Perhaps stating the obvious, but a person who’s passionate and loves working in PR probably wouldn’t call it stress…just day-to-day life. So let’s get rid of the ones who’re tired of working in PR and always feel stressed and make room for the new generation. Yep, that’s me!

He got roundly shot down by PR vets:

Victor, that’s adorable. Let’s check back in in ten years and see how your passion is doing. Until then, run along.

How cute.

PR And Marketing Pros’ Resolutions For 2012

Next Year I Will:

Since now (or soon, anyway)’s the time to plan ahead for the new year, we’ve rounded up a couple of posts looking at what PR and marketing people should focus on next year—at least based on what their peers are up to.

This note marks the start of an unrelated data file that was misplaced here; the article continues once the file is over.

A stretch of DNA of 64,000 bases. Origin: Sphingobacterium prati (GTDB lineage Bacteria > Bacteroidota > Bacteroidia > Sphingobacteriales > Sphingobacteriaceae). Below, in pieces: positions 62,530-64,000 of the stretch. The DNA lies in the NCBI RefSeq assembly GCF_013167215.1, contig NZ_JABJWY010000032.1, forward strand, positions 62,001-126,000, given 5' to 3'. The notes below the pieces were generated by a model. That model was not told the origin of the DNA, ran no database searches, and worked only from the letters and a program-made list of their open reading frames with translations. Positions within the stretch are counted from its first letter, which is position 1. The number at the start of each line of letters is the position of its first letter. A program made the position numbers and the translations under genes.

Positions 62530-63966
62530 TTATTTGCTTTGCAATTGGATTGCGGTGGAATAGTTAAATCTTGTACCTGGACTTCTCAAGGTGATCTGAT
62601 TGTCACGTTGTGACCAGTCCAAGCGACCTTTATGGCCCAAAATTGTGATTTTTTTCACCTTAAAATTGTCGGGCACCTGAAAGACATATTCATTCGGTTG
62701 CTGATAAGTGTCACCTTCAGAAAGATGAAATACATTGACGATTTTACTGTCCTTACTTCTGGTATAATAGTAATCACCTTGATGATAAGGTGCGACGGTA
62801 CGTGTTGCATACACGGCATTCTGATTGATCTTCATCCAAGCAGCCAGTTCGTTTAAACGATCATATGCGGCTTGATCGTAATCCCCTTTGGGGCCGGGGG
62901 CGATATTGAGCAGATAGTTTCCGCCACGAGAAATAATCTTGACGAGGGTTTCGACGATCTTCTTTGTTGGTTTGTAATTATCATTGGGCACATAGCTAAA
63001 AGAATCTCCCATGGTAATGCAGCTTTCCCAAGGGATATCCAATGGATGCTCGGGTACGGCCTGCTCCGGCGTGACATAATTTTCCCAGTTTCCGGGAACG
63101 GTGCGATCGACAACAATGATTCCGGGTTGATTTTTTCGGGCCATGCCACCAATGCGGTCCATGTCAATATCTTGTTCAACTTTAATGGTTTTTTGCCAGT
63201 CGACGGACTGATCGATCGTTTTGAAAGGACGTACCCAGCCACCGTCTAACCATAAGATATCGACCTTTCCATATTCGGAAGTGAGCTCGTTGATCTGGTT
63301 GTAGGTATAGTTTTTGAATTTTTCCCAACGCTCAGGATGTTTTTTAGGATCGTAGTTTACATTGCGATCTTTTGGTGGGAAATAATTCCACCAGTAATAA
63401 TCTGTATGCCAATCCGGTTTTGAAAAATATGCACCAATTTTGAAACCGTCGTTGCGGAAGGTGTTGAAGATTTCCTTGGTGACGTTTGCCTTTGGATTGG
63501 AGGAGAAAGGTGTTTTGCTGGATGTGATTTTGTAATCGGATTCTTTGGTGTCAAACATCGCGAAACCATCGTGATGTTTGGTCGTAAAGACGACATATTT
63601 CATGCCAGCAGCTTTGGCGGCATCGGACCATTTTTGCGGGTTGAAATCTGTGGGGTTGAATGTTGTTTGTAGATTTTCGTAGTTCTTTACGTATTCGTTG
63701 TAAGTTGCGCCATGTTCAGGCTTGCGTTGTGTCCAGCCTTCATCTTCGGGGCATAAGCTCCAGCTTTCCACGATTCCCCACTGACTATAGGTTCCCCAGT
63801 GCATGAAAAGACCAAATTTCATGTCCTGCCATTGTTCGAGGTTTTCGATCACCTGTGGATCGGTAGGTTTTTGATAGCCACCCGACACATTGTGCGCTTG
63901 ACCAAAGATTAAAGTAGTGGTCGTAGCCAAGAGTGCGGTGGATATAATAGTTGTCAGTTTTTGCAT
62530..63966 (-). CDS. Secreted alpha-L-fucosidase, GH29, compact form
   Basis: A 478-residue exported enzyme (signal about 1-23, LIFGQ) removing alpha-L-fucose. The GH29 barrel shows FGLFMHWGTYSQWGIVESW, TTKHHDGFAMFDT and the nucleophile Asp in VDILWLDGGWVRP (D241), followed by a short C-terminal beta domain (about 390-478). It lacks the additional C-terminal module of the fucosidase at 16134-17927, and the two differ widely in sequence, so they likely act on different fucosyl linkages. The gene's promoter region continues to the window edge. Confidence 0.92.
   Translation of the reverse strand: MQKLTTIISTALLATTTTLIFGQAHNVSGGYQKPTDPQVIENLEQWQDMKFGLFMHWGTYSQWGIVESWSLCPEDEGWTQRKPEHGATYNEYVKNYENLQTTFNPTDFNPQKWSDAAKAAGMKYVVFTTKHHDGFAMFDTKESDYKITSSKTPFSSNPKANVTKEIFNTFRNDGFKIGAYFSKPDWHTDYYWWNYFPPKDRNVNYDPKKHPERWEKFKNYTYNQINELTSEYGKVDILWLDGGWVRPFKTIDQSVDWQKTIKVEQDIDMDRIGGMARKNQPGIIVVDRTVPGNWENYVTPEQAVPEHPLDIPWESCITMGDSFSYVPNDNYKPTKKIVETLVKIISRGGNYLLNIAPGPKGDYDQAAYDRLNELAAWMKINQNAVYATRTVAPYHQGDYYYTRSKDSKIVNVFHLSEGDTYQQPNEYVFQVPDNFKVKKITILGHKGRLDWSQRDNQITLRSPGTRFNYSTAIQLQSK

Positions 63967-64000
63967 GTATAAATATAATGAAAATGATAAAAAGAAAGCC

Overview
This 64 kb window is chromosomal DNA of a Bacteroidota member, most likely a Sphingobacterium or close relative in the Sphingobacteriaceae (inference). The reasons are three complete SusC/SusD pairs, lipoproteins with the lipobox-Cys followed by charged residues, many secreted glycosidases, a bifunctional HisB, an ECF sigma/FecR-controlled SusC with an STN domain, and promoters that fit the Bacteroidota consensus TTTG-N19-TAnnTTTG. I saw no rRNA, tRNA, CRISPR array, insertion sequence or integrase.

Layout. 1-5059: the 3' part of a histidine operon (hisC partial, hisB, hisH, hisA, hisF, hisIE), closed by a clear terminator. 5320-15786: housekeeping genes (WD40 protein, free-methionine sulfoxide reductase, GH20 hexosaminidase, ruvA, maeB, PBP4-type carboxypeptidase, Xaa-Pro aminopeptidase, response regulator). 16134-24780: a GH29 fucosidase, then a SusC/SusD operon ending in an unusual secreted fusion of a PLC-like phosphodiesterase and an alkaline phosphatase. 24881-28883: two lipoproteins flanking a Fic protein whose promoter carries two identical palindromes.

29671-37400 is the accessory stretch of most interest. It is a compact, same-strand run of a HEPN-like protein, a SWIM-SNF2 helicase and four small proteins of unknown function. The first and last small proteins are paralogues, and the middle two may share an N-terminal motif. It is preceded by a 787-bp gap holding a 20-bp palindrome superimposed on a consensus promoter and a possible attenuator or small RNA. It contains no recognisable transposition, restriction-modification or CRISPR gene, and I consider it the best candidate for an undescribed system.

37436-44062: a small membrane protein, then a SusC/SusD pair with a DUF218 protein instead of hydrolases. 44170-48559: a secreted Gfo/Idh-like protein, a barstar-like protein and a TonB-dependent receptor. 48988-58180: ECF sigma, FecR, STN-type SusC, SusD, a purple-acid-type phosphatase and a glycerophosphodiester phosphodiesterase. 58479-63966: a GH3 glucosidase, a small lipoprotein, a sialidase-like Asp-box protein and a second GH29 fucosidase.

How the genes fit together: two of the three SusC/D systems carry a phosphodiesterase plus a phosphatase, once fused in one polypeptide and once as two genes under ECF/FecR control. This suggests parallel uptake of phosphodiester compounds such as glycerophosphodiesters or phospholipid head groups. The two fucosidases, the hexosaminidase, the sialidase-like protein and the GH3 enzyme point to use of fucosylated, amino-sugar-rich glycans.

Michael Emerton, a founding partner at BridgeView Marketing told PRDaily that he planned to try an experiment: sending paper pitches, typed on a typewriter(!), via the mail. How quaint. “No links, no social media and no video. Just a well-written ink impression of a good story idea for their readers carried vis-à-vis the U.S. Post Office. I wonder if anyone will open it,” he said.

Latergy, a video marketing and ad agency, promised (and exhorted other marketers to promise) to not be funny “unless it makes sense for my industry, brand and message.”

Kelly Ronna at Trevelino/Keller said her team was going to go to more networking events, read smarter books, and eat healthy lunches—the last an all-important one for anyone who wants to have a functioning brain by 3pm.

Kristy Kennedy at Digital Park said she’d take time each month to declutter her desk. Good one!

What are you resolving to do next year?